Many favor Marangu because it is considered to be the easiest path on the mountain, given its gradual slope and direct path. However the short time frame of the route makes altitude acclimatization fairly difficult. The route approaches Mount Kilimanjaro from the southeast. Marangu is unfortunately less scenic than the other routes because the ascent and descent are along the same path.
The Marangu Route is jokingly referred to as the “Tourist Route” or “Coca-Cola Route.”
It’s called “Tourist Route” for two reasons. One reason is simply its popularity: it makes this climb route somewhat touristy.
The Marangu route is also the only climbing route that uses the same path up AND down, which contributes to it being the most crowded climb route on Kilimanjaro.
The Marangu route is a comfortable walking path with a very steady, gradual slope (at least until you reach the last camp). This gave the Marangu route a reputation as an “easy” climb route.
And that’s the other reason for the name “Tourist Route“: because it is supposed to be “easy”, the Marangu route is used by many shockingly unprepared “tourists”, rather than trekkers.
The name “Coca Cola Route” stems from the sleeping huts along the route. They sell the stuff (as well as bottled water and candy bars). The Marangu route is the only Kilimanjaro climbing route that offers hut accommodation. Camping is not allowed.
A climb on the Marangu route is comparatively cheap. You need no camping equipment (no cost for extra porters to carry the equipment) and you can do the climb in five days/four nights. Also, many cut throat budget operators run treks on this route.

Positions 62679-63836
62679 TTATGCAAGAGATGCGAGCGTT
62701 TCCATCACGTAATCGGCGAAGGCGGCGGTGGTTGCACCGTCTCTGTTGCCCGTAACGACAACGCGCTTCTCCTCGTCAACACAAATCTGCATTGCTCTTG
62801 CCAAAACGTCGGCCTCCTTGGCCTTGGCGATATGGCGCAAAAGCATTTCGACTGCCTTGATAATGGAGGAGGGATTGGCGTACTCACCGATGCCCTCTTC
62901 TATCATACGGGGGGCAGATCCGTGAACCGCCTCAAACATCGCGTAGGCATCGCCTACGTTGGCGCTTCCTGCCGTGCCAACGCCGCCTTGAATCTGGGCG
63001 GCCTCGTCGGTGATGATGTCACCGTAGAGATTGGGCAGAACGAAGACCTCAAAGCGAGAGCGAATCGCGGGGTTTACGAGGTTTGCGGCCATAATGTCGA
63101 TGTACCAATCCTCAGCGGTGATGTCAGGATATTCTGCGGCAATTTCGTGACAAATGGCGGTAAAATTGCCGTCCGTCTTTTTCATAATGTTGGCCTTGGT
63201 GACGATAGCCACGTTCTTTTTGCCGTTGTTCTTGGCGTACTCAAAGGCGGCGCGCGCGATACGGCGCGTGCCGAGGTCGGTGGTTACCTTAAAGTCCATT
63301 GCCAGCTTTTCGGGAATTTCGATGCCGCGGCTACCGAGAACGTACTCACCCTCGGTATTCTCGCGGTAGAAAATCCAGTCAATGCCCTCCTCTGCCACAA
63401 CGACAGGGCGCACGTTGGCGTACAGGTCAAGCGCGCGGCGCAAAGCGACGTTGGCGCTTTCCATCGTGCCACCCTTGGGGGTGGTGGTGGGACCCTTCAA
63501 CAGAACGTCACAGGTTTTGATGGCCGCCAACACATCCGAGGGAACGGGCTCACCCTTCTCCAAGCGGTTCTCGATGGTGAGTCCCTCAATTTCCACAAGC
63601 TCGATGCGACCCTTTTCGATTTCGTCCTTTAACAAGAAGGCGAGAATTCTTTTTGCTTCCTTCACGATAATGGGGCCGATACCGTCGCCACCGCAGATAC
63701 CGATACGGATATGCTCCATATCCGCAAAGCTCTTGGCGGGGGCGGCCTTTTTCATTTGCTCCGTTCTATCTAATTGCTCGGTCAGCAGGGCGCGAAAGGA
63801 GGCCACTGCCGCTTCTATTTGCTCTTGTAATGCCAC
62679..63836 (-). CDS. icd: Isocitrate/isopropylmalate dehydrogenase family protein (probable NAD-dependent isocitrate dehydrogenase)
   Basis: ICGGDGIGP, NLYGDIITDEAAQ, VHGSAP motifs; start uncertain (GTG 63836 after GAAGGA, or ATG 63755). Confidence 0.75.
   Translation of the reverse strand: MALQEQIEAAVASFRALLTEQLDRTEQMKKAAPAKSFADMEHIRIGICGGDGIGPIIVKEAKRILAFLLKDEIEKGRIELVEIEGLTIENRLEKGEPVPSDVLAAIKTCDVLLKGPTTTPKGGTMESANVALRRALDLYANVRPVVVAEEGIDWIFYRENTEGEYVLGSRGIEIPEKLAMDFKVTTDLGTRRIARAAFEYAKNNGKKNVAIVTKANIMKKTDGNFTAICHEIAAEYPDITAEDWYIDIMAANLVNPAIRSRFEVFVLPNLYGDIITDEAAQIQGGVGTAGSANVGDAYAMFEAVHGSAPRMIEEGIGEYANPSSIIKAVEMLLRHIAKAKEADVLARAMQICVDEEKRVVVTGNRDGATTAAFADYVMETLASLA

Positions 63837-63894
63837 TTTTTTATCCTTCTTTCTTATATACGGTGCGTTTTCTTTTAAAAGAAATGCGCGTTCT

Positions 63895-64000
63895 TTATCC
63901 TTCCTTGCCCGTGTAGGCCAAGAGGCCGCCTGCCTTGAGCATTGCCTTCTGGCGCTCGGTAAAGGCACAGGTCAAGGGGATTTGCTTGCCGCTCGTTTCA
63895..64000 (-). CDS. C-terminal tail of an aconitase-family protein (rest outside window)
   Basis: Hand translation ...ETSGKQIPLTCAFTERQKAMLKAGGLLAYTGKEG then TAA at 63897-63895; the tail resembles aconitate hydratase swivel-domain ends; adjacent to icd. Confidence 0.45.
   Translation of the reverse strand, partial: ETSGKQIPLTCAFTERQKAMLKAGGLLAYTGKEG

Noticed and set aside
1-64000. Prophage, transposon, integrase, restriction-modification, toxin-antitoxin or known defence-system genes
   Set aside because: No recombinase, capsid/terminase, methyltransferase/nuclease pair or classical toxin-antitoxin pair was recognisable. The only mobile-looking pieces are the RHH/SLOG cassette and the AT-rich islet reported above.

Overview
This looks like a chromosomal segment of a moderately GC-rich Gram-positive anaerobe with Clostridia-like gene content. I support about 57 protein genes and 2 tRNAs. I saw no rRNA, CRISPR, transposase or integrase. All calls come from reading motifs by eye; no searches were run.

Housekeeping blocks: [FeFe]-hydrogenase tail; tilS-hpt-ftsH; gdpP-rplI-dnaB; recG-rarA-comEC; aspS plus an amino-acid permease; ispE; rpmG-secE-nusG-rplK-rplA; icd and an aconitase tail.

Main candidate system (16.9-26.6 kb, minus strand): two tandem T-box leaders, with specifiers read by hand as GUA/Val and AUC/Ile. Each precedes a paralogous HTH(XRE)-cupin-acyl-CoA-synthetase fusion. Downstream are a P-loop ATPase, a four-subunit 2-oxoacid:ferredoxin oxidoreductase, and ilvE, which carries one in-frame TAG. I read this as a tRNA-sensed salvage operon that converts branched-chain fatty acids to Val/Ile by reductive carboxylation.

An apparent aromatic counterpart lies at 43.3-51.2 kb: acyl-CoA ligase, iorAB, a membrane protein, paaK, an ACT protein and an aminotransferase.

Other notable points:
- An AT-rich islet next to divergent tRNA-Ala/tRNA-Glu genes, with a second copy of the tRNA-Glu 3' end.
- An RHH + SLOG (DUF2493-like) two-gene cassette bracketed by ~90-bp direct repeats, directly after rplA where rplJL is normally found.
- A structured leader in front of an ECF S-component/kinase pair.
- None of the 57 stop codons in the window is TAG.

But make no mistake: the Marangu route is NOT easy and it is NOT for tourists! It is a serious climb with very low success rates. Only a quarter to a third of the climbers on this route reach the summit of Kilimanjaro. The reason?
- The “tourists” on this route are shockingly unprepared.
- A five day climb does not allow for sufficient acclimatization, many climbers have to turn around because of altitude sickness. (You can add an optional acclimatization day.)
- Budget operators have much lower client success rates. Equipment, food, experience level of guides, all that makes a big difference and all that costs money.
- The last day before the summit attempt is a long one and covers 1000 m of altitude difference. There is not much time to recover or acclimatize before setting out again at midnight to climb another 1200 m. Not good.
Add to that the lack of scenic variety compared to the other routes, and you wonder why anyone would want to climb Kili on the Marangu route.
Well, even if not as scenic as other routes, it is still a spectacular experience with great views all along. There are two reasons why you may want to climb Kilimanajaro on the Marangu route:
1. You absolutely can not, under no circumstances, imagine sleeping in a tent for five nights or more. (But don’t think those huts offer luxury accommodation or that there are any amenities. There aren’t. You get a mattress and pillow – no linen – on a bunk bed, and you get to eat in a crowded dining hall. No less and no more.)
2. The other reason to select Marangu is if money is your main consideration, before everything else. I you don’t care about scenery, aren’t worried by big crowds, and are willing to accept a reduced chance of success, Marangu is the cheapest option you have. (But do yourself a favour and take that optional extra acclimatisation day.)